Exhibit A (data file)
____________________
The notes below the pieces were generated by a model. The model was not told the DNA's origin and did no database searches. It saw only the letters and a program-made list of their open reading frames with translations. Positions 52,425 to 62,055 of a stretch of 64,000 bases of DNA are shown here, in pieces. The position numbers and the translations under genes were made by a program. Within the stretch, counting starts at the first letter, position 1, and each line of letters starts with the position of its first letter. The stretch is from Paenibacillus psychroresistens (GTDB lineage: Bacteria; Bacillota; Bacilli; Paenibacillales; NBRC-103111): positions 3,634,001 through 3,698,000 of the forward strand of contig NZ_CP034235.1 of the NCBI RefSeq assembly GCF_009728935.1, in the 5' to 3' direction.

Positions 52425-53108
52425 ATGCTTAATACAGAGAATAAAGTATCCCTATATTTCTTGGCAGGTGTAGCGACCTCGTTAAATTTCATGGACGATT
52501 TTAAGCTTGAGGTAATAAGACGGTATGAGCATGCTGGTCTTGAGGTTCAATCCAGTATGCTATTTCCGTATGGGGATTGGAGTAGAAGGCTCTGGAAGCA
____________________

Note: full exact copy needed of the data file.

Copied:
The notes below the pieces were generated by a model. The model was not told the DNA's origin and did no database searches. It saw only the letters and a program-made list of their open reading frames with translations. Positions 52,425 to 62,055 of a stretch of 64,000 bases of DNA are shown here, in pieces. The position numbers and the translations under genes were made by a program. Within the stretch, counting starts at the first letter, position 1, and each line of letters starts with the position of its first letter. The stretch is from Paenibacillus psychroresistens (GTDB lineage: Bacteria; Bacillota; Bacilli; Paenibacillales; NBRC-103111): positions 3,634,001 through 3,698,000 of the forward strand of contig NZ_CP034235.1 of the NCBI RefSeq assembly GCF_009728935.1, in the 5' to 3' direction.

Positions 52425-53108
52425 ATGCTTAATACAGAGAATAAAGTATCCCTATATTTCTTGGCAGGTGTAGCGACCTCGTTAAATTTCATGGACGATT
52501 TTAAGCTTGAGGTAATAAGACGGTATGAGCATGCTGGTCTTGAGGTTCAATCCAGTATGCTATTTCCGTATGGGGATTGGAGTAGAAGGCTCTGGAAGCA